This is an update to this post about 2011. 2012 overall Internet use here.
All data is from the Caucasus Barometer.
We know that a larger percentage of Armenians (52%) and Georgians (43%) are online than Azerbaijanis (27%) and weekly or more often adult Internet users are 43% of Armenians, 33% of Georgians, and 19% of Azerbaijanis.
Armenia has 3,100,236 people, Azerbaijan 9,168,000 people, and Georgia 4,486,000 people – but that’s total population, we need to look at just adults (since that’s the data we have about Internet use – I fully acknowledge that teenagers are online and may be using social media). According to the World Bank, 20% of Armenians, 21% of Azerbaijanis, and 17% of Georgians are ages 0-14.
So, let’s take them out of the equation – (that’s 620,047 Armenians, 1,925,280 Azerbaijanis, and 762,620 Georgians) – and you have “adult” populations of 2,480,189 AM, 7,242,720 AZ, and 3,723,380 GE. So raw weekly or daily Internet users would be:
744,057 in 2011 and 1,289,698 in 2012 Armenia
941,554 in 2011 and 1,376,117 in 2012 Azerbaijan
1,042,546 in 2011 and 1,228,715 in 2012 Georgia
Thus in 2012, there are about 1.2-1.4 million weekly or daily Internet users in each country, with Azerbaijan having the most in raw numbers, despite the lowest percentage.
In 2011, 6% of Armenians, 7% of Azerbaijanis, and 9% of Georgians (ADULTS) were on Facebook (let’s leave Odnoklassniki out of this for now). In 2012, 27% of Armenians, 13% of Azerbaijanis, and 30% of Georgians were on a social networking site.
Raw numbers then would be:
148,811 in 2011 and 669,651 in 2012 in Armenia
506,990 in 2011 and 941,554 in 2012 in Azerbaijan
335,104 in 2011 and 1,117,014 in 2012 in Georgia
Socialbakers.com is a website that gives Facebook statistics. I’m not very comfortable using it because of its lack of transparency and because we don’t know where they get any of their data, but let’s see what they say.
Total Facebook Users 395340 – I have 669,651 adults, so this seems off (although Odnoklassniki could be a factor)
Position in the list 112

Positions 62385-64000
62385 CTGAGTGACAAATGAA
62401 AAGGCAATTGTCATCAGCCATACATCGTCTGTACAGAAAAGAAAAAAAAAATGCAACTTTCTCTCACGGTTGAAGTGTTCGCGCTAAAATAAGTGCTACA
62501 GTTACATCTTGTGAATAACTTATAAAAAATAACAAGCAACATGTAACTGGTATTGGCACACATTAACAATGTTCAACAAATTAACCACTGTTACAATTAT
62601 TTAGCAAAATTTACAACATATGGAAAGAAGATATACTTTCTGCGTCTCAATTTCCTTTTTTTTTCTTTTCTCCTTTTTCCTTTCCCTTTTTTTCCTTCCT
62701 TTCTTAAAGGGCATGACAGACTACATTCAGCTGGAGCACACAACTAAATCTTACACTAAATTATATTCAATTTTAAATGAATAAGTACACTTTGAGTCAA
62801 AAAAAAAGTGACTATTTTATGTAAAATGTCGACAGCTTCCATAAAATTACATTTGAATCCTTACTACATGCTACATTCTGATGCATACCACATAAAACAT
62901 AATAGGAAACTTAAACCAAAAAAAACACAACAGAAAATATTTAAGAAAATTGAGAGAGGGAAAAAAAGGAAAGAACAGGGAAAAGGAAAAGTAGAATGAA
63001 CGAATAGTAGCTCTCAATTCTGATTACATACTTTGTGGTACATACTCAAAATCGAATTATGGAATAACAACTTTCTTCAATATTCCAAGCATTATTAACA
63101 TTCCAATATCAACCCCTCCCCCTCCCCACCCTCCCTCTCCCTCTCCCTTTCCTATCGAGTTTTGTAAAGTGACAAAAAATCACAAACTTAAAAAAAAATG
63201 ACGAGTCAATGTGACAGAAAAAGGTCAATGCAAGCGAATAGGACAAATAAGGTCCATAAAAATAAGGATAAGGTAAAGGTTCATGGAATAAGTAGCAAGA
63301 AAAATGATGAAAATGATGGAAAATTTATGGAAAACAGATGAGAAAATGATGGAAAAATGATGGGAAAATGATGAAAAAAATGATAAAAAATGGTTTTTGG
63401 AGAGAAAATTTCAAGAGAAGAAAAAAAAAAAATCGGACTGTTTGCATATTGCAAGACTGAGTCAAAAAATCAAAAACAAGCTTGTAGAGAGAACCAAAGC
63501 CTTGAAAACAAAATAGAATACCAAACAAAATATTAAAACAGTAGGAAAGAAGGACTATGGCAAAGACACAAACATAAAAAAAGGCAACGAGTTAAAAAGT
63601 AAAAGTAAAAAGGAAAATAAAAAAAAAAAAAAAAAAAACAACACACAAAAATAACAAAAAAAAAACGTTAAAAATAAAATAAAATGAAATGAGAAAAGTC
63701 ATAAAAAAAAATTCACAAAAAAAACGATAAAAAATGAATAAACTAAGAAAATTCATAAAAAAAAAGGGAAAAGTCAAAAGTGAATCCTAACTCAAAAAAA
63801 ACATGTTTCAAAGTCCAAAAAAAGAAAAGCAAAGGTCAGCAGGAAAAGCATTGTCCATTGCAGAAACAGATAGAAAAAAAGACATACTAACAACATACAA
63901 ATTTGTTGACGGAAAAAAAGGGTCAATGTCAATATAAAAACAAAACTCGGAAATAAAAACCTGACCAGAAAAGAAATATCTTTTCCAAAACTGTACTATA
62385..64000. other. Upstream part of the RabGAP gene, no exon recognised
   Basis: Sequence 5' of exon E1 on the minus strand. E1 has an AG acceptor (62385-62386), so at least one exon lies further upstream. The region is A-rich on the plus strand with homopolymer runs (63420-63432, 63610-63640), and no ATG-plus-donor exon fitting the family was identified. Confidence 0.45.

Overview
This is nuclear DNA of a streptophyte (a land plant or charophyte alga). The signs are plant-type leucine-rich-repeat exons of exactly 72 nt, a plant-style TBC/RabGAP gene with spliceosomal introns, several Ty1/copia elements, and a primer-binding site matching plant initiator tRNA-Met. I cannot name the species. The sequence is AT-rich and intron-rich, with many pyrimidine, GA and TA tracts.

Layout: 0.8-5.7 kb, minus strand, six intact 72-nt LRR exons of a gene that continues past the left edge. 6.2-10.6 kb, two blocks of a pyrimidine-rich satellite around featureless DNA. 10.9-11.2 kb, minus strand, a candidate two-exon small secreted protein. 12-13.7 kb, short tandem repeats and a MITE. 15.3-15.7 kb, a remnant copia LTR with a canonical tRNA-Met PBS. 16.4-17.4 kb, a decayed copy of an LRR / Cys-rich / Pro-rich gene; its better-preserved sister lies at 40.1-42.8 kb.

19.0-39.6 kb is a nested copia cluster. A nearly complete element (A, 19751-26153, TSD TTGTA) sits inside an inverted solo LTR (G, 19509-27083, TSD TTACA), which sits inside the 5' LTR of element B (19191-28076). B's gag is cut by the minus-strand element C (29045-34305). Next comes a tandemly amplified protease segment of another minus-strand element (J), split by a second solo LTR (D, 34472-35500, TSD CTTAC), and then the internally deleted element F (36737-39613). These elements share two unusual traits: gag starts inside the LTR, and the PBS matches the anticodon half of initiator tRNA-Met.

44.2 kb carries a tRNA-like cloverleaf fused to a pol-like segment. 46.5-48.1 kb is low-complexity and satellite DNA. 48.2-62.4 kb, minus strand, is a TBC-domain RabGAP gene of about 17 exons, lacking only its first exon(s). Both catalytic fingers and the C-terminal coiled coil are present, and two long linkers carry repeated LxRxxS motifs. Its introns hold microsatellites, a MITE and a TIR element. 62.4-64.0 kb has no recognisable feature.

Penetration of population 13.32% – I have 27% of adults
Penetration of online population 29.06% – I have 53% of adults
Total Facebook Users 1013080 – I have 941,554 adults, so this seems reasonable
Position in the list 82
Penetration of population 12.20% – I have 13% of adults, so this seems a little low for total population
Penetration of online population 23.97% — I have 50% of adults, so this seems really off
Total Facebook Users 969840 — 1,117,014 adults, so this seems fairly close
Position in the list 85
Penetration of population 20.95% — I have 30% of adults, so this is off
Penetration of online population 82.84% – I have 70% of adults, so this seems okay
In the future I’ll look at socialbaker’s gender and age breakdown and see if it matches with what comes from the Caucasus Barometer.
(This is a copy and paste from what I wrote about 2011, but I wrote it in winter 2012.)
Okay, so back to my original point — I’ve noticed that the Azerbaijani Facebook and Twitter worlds is substantially more active than the Armenian one. (I acknowledge that I’m not up on what is going on in Georgia, but for reasons explained below, you’ll see that it is probably similar to Armenia). Why is this?
1. The raw numbers noted above — a lot more Azerbaijanis are on Facebook than Armenians. (I’m going to leave these countries’ diasporas out of this, but for what it’s worth, I feel like the Azerbaijani diaspora engages with Republic of Azerbaijan citizens more than Armenian diaspora do with Republic of Armenia citizens).
2. Because of the lack of free expression and assembly in Azerbaijan, most political discussion takes place on Facebook. Armenians can do this fairly freely in cafes or homes. Similarly, Armenians can organize and be political active in ways that Azerbaijanis cannot.
3. Language is a big part of this. As I wrote before, users of the Azerbaijani language are at a serious advantage over users of Armenian or Georgian because Azerbaijani uses the Latin script. This is also a special concern when it comes to Twitter and even more so when it comes to mobile phones (only the most recent Android OS has Armenian and Georgian, iPhone has it, but the others? No way). But my overall point is that there are barriers to Armenians and Georgians using these sites.
4. This is entirely speculative, but I get the sense that Bakuvians are just way more wired than Yerevantsis are. The Baku social media scene, beyond politics, is always jumpin’! There are a ton of Azerbaijani Instagrammers, Pinteresters, and other social media platform users. I just don’t see that same sort of scene in Yerevan. Yes, there is a bit of a FourSquare scene and of course people use these social media sites, but not to the extent that I see in Azerbaijan. (Although this may be a result of the sheer numbers!!)
I’m sure there are other reasons, and I’d love to hear comments…